PLO Loses Support in Diaspora
Some Palestinians, disenchanted with negotiations, see need for a new movement
THE deployment of a Palestinian police force in the Gaza Strip and West Bank town of Jericho has signaled the beginning of the implementation of limited Palestinian self-rule.Skip to next paragraph
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But for many Palestinians, particularly in the diaspora (Palestinians dispersed after the creation of the state of Israel in 1948), it signals the end of the Palestine Liberation Organization as the national liberation movement and underscores the need for a new movement.
Many in the diaspora think that the current deal will not lead to Palestinian sovereignty in the West Bank and Gaza and that the leadership has abandoned the diaspora by not addressing their right to return. A new movement would be aimed at getting these issues back on the Palestinian agenda.
``Once [PLO] leader Yasser Arafat gets to Jericho, he is going to depend on a new setup ... the PLO will be forgotten,'' says Edward Said, professor of comparative literature at Columbia University.
Arafat critics who charge that the Israeli-Palestinian accord signed Sept. 13 was a sellout feel their views have been confirmed by the PLO's failure to secure effective international measures to protect Palestinians following the Feb. 25 massacre of Palestinian worshipers in Hebron.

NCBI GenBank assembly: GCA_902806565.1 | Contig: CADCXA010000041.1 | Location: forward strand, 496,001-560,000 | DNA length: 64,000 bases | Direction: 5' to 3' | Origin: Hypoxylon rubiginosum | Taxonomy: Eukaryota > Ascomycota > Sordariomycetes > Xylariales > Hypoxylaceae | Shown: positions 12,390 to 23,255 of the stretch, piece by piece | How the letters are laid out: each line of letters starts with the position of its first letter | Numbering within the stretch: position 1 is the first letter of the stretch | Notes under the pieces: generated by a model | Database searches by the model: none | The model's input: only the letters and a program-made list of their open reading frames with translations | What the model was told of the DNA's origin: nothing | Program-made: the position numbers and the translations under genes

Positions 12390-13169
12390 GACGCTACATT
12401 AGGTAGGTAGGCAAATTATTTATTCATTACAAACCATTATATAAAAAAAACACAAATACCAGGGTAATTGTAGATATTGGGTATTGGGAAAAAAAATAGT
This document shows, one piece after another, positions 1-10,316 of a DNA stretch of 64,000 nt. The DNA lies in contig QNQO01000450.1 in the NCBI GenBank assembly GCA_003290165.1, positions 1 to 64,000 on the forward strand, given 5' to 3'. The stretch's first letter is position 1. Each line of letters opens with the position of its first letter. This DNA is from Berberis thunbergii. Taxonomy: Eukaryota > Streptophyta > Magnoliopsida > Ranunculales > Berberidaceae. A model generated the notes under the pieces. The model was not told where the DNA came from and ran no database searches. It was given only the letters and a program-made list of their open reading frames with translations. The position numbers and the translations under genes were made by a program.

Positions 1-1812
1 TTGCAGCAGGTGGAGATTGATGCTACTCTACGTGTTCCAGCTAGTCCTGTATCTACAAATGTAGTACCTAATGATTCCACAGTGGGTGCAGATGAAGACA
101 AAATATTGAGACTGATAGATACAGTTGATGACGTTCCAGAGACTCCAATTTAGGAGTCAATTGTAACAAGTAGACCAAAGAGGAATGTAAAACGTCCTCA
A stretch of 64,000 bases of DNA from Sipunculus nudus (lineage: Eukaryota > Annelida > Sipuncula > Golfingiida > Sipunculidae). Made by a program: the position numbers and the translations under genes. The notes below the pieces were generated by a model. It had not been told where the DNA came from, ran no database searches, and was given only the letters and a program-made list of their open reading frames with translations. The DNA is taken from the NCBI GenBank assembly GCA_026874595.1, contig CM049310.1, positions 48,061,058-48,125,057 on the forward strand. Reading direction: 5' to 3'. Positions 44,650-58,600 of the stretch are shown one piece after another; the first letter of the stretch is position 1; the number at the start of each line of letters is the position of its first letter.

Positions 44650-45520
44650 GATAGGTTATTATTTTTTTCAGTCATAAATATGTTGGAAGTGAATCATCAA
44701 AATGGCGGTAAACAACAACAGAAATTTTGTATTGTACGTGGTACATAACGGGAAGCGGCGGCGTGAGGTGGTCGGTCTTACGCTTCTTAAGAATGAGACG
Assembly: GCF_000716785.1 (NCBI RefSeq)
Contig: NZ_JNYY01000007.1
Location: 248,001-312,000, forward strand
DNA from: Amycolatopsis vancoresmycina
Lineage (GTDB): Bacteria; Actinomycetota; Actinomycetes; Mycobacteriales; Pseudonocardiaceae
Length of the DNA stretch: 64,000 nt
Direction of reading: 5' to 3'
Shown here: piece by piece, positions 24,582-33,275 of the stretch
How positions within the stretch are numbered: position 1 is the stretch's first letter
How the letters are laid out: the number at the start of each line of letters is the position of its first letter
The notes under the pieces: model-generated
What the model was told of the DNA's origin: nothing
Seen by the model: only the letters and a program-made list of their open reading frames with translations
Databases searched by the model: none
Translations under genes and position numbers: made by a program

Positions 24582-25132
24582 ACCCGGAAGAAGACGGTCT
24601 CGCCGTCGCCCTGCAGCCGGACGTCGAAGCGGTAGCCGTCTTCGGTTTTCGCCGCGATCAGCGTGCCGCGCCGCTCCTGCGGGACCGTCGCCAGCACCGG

Critics say the deployment of the police force - depicted by the PLO as ``an achievement, albeit insufficient'' - is more evidence that future Palestinian authority will be subordinate to Israeli control.
``When you are talking police, you are really talking intelligence-sharing .... This is a real delegitimizer,'' says Ghada Talhami, professor of political science at Lake Forest College in Lake Forest, Ill.
The agreement confines the Palestinian police force to keeping ``order,'' without, in the view of many, giving it the power to protect Palestinians. Policing responsibility without jurisdiction cannot work, they say. Israel's Army maintains control of major roads and of security for Jewish settlers.
Many Palestinians inside and outside the PLO do not think the PLO can improve this situation in negotiations, and that PLO leaders' standing with the West hinges on their implementing the accord - even if means sacrificing their constituency.
``The PLO fate depends on the implementation of the accord,'' concedes Faisal Hourani, a Vienna-based writer long affiliated with the PLO. ``But regardless of the PLO ability or failure to implement the accord, the organization will remain a necessity to the Palestinians in the diaspora,'' he says.
Mr. Hourani assumes that while the accord might address the miminal aspirations of Palestinians in the occupied lands, there will be a need for the PLO to seek rights for the diaspora Palestinians.
Since the signing of the agreement, an increasing number of disillusioned Palestinian intellectuals have been in touch with each other to consider next steps.
These Palestinians have proposed establishing a popular congress to meet in Europe or in an Arab capital, to either launch Palestinian reforms within the PLO or to start a new movement. In recently published articles, Professor Said urges Palestinians to resist the PLO leadership and advocates the removal of Arafat.